1 And it came to pass in the days of Ahaz the son of Jotham, the son of Uzziah, king of Judah, that Rezin the king of Syria, and Pekah the son of Remaliah, king of Israel, went up toward Jerusalem to war against it, but could not prevail against it.

2 And it was told the house of David, saying, Syria is confederate with Ephraim. And his heart was moved, and the heart of his people, as the trees of the wood are moved with the wind.

3 Then said the Lord unto Isaiah, Go forth now to meet Ahaz, thou, and Shearjashub thy son, at the end of the conduit of the upper pool in the highway of the fuller's field;

4 And say unto him, Take heed, and be quiet; fear not, neither be fainthearted for the two tails of these smoking firebrands, for the fierce anger of Rezin with Syria, and of the son of Remaliah.

5 Because Syria, Ephraim, and the son of Remaliah, have taken evil counsel against thee, saying,

6 Let us go up against Judah, and vex it, and let us make a breach therein for us, and set a king in the midst of it, even the son of Tabeal:

7 Thus saith the Lord GOD, It shall not stand, neither shall it come to pass.

8 For the head of Syria is Damascus and the head of Damascus is Rezin; and within threescore and five years shall Ephraim be broken, that it be not a people.

9 And the head of Ephraim is Samaria, and the head of Samaria is Remaliah's son. If ye will not believe, surely ye shall not be established.

10 Moreover the Lord spake again unto Ahaz, saying,

11 Ask thee a sign of the Lord thy God; ask it either in the depth, or in the height above.

12 But Ahaz said, I will not ask, neither will I tempt the Lord.

13 And he said, Hear ye now, O house of David; Is it a small thing for you to weary men, but will ye weary my God also?

14 Therefore the Lord himself shall give you a sign; Behold, a virgin shall conceive, and bear a son, and shall call his name Immanuel.

15 Butter and honey shall he eat, that he may know to refuse the evil, and choose the good.

16 For before the child shall know to refuse the evil, and choose the good, the land that thou abhorrest shall be forsaken of both her kings.

17 The Lord shall bring upon thee, and upon thy people, and upon thy father's house, days that have not come, from the day that Ephraim departed from Judah; even the king of Assyria.

18 And it shall come to pass in that day, that the Lord shall hiss for the fly that is in the uttermost part of the rivers of Egypt, and for the bee that is in the land of Assyria.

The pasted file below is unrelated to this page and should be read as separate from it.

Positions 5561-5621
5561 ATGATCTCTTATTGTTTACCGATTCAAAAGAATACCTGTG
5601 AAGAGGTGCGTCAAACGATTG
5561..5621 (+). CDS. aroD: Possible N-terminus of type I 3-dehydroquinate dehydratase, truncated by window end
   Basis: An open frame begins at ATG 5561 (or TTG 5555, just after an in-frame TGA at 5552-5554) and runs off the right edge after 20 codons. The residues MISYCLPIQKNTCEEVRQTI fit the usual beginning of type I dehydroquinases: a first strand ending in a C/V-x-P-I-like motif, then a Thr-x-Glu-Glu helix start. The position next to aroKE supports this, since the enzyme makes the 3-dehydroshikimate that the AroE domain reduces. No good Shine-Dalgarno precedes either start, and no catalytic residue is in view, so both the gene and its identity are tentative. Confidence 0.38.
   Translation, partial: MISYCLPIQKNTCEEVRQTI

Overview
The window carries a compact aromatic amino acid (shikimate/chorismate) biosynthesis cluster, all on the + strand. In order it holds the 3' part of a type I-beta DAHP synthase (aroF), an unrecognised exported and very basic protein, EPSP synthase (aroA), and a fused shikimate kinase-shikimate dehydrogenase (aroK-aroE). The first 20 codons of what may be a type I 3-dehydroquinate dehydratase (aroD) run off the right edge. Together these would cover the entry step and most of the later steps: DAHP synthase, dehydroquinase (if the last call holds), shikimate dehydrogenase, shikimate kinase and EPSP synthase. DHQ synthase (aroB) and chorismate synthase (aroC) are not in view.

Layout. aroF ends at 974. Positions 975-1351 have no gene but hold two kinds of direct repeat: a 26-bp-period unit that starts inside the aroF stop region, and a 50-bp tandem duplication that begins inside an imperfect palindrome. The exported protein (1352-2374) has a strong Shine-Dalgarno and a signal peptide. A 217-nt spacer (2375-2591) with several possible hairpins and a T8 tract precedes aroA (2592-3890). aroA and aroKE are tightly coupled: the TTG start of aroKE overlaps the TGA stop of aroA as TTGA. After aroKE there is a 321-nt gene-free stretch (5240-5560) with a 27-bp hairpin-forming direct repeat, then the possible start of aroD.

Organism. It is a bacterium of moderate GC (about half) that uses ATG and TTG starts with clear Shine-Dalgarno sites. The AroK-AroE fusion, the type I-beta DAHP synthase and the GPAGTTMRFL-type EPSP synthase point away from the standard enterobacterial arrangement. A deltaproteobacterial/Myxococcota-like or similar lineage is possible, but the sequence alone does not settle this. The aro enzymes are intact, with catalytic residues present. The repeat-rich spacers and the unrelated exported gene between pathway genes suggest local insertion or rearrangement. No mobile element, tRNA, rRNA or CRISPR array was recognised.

19 And they shall come, and shall rest all of them in the desolate valleys, and in the holes of the rocks, and upon all thorns, and upon all bushes.

20 In the same day shall the Lord shave with a razor that is hired, namely, by them beyond the river, by the king of Assyria, the head, and the hair of the feet: and it shall also consume the beard.

21 And it shall come to pass in that day, that a man shall nourish a young cow, and two sheep;

22 And it shall come to pass, for the abundance of milk that they shall give he shall eat butter: for butter and honey shall every one eat that is left in the land.

23 And it shall come to pass in that day, that every place shall be, where there were a thousand vines at a thousand silverlings, it shall even be for briers and thorns.

24 With arrows and with bows shall men come thither; because all the land shall become briers and thorns.

25 And on all hills that shall be digged with the mattock, there shall not come thither the fear of briers and thorns: but it shall be for the sending forth of oxen, and for the treading of lesser cattle.


Isaiah 7 in Arabic

Isaiah 7 – Revised Standard Version


[1] In the days of Ahaz the son of Jotham, son of Uzzi'ah, king of Judah, Rezin the king of Syria and Pekah the son of Remali'ah the king of Israel came up to Jerusalem to wage war against it, but they could not conquer it.

[2] When the house of David was told, "Syria is in league with E'phraim," his heart and the heart of his people shook as the trees of the forest shake before the wind.

[3] And the LORD said to Isaiah, "Go forth to meet Ahaz, you and She'ar-jash'ub your son, at the end of the conduit of the upper pool on the highway to the Fuller's Field,

[4] and say to him, `Take heed, be quiet, do not fear, and do not let your heart be faint because of these two smoldering stumps of firebrands, at the fierce anger of Rezin and Syria and the son of Remali'ah.